Although Mademoiselle Reisz is not introduced until Chapter 9, she is represented in the novel’s opening scene by the mockingbird. Chopin describes the parrot (which symbolizes Edna) as speaking “a language which nobody understood, unless it was the mockingbird that hung on the other side of the door.” Madame Reisz’s piano playing speaks to Edna’s soul as if that music were the language her soul had been waiting in silence for, awakening grand passions in Edna’s soul and sparking her later rebellion.
Mockingbirds have a reputation as obnoxious birds, and Madame Reisz shares a similar reputation as a rude, ill-tempered woman. The description of the mockingbird also sets the tone for Madame Reisz’s independent behavior within the confines of the insistently polite upper-class Creole society; she too whistles her own tune “with maddening persistence.” Mademoiselle Reisz’s isolation, both physical and social, provides more time for her art and herself. Although she leads a solitary life without friends or family in a dingy, dirty apartment, she has learned to live with the bad that accompanies the good, enduring the physical and societal limitations of a single woman who insists on telling the truth in exchange for living on her own terms.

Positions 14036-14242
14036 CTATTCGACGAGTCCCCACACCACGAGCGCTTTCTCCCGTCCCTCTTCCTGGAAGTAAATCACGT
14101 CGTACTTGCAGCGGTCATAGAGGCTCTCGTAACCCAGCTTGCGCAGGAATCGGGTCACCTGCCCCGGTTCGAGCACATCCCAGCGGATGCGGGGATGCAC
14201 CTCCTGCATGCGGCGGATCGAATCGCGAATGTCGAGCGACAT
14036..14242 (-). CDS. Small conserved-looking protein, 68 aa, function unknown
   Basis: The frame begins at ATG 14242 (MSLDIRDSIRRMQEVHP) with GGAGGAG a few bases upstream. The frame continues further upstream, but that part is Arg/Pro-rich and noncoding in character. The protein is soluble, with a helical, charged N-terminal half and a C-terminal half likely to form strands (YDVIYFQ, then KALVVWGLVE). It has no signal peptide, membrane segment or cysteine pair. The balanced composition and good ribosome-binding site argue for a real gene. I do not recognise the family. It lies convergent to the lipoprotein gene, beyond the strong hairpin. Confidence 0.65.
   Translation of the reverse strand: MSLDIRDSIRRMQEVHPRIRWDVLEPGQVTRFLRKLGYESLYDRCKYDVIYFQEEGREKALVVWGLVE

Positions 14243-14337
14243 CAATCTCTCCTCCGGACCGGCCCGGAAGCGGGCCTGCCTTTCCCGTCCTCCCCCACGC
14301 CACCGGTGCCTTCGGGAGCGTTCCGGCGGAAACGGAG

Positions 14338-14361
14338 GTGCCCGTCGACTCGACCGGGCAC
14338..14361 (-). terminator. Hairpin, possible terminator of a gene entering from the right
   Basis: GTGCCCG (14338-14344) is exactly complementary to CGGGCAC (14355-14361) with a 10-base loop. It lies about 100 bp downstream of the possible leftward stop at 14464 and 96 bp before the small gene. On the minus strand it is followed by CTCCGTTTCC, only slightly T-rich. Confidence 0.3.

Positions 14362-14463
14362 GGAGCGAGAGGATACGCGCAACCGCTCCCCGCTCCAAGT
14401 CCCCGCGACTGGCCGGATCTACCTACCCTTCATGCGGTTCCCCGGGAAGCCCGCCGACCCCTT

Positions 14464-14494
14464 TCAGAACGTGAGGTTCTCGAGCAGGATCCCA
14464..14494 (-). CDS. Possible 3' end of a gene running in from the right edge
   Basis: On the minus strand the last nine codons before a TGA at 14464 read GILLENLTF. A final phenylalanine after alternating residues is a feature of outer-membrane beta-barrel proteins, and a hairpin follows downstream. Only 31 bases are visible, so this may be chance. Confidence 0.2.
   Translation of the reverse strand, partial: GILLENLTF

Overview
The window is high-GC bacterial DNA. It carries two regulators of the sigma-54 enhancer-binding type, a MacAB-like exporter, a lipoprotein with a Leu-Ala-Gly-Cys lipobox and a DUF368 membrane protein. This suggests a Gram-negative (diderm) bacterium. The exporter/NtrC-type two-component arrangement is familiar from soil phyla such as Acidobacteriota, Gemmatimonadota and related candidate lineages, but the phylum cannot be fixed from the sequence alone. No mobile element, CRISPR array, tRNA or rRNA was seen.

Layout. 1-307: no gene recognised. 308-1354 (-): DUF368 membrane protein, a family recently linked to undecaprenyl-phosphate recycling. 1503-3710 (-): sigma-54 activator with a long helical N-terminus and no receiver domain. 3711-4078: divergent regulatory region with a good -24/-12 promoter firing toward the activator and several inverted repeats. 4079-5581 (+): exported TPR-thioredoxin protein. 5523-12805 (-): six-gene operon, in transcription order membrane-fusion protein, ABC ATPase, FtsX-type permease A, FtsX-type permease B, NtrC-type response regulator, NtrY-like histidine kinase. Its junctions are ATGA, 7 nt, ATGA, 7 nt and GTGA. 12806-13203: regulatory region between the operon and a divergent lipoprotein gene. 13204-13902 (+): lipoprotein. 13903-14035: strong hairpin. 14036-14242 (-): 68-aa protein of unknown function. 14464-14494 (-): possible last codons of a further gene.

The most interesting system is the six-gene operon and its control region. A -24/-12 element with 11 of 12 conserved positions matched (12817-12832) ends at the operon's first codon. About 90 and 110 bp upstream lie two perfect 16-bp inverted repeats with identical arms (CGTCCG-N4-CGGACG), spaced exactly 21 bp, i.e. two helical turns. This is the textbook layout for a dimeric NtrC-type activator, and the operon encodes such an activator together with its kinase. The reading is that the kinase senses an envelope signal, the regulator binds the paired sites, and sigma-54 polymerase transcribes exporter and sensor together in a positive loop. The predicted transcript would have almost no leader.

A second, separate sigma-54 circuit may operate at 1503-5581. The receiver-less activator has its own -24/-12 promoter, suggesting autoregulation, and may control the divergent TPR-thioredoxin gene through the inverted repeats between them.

Performing on piano is not mere entertainment or domestic decoration for Mademoiselle Reisz as it is for Madame Ratignolle. As a serious musician herself, Mademoiselle Reisz is doubtful that Edna is strong enough to become a true artist. Her definition of an artist as a “brave . . . soul that dares and defies” becomes a major theme of the novel. When she tests Edna metaphorically, physically feeling for her symbolic wings, and warns her about the fate of those souls who end up “bruised, exhausted, fluttering back to earth,” she foreshadows Edna’s final scene on the Grand Isle beach where a bird with a broken wing is sinking ominously through the air to its death in the water.